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Stalemate over debt ceiling worries investors

A clock on top of a $100 dollar bill represents keeping track of your money and watching your debt.

Bob Moon: Now on to our own debt dilemma. This week, Congressional leaders will be hauled back from their vacations for a special session to resolve the debt ceiling stalemate. The hard deadline to raise the borrowing limit is August 4th. Republican John McCain said yesterday he might be open to raising some government revenue but he didn't offer specifics.

The give-and-take over spending cuts versus increasing revenue is fraying some nerves among the GOP rank-and-file, and as Gregory Warner reports, among investors as well.


Gregory Warner: At the July 4th Tea Party rally this afternoon on Independence Mall, there were more people sporting balloon animal hats than political protest signs. It felt like a big picnic. But unlike perhaps most picnics today, everyone here seemed ready and eager to talk about the $12 trillion U.S. debt ceiling.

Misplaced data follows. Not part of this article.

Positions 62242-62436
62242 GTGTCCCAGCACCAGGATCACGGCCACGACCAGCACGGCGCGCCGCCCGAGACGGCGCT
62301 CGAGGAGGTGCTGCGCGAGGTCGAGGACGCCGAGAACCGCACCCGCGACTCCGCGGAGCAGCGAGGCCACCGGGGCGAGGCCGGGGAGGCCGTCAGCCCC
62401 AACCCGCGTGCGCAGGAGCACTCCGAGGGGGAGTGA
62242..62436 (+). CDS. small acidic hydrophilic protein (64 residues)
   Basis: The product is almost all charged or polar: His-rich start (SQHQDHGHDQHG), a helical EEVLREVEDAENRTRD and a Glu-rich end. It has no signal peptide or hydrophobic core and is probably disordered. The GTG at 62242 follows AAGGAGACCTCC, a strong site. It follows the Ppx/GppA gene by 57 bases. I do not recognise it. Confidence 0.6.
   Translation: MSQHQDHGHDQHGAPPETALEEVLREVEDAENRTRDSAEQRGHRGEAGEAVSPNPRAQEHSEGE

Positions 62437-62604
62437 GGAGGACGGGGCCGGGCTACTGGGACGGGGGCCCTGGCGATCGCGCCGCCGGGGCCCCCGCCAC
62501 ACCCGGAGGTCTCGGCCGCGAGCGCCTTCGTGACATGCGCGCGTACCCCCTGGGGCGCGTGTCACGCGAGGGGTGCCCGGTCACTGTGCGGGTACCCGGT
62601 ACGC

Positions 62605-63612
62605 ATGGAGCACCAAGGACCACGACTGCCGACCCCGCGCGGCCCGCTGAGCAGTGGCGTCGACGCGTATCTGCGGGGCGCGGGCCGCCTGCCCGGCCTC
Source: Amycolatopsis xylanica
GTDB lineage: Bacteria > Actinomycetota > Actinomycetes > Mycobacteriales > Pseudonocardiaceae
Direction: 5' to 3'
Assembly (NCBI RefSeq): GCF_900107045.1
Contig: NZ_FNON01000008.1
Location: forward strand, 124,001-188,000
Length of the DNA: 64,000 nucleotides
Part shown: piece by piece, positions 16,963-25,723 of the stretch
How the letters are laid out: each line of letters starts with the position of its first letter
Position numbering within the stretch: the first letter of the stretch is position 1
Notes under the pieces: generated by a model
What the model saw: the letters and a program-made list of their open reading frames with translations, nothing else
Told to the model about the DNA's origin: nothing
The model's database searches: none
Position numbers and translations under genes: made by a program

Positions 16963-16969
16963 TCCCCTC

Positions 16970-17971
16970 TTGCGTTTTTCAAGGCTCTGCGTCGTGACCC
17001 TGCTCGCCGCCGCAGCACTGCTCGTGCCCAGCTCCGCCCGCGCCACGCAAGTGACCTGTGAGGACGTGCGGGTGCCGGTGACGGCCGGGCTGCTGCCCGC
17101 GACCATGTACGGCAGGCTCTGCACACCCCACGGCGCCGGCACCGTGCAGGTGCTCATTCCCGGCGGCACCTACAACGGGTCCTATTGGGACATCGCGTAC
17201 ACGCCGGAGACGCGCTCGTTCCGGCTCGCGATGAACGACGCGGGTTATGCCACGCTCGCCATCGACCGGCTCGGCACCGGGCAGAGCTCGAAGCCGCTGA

Man: No debt increase, no. Why keep spending on things aren't necessary to spend on?

Woman: I certainly wouldn't approve an increase in the debt ceiling.

Warner: No?

Woman: I think we need to experience the pain to straighten everything out.

That economic pain could start sooner than the August 4th deadline. Markets have been quiet up 'til now as investors expect a political compromise. But Greg McBride with Bankrate.com says that could change.

Greg McBride: As time gets shorter, if we're not seeing that progess is being made, investors are going to grow increasingly nervous and that's going to be a recipe for heightened volatility in financial markets.

Adnan Akant manages the currency market for Fischer Francis Trees & Watts in New York. He says if the standoff drags on to late July, that volatility in the stock market will start spilling over into the economy as a whole.

Adnan Akant: Businessmen will stop planning to hire people, interest rates might actually rise, and I think economic conditions will weaken.

And he says if there's no deal by the August 4th deadline, the economy could fall off the wall. Like Humpty Dumpty, he says, it would be impossible to put the pieces back together again.

In Philadelphia, I'm Gregory Warner for Marketplace.

About the author

Gregory Warner is a senior reporter covering the economics and business of healthcare for the entire Marketplace portfolio.

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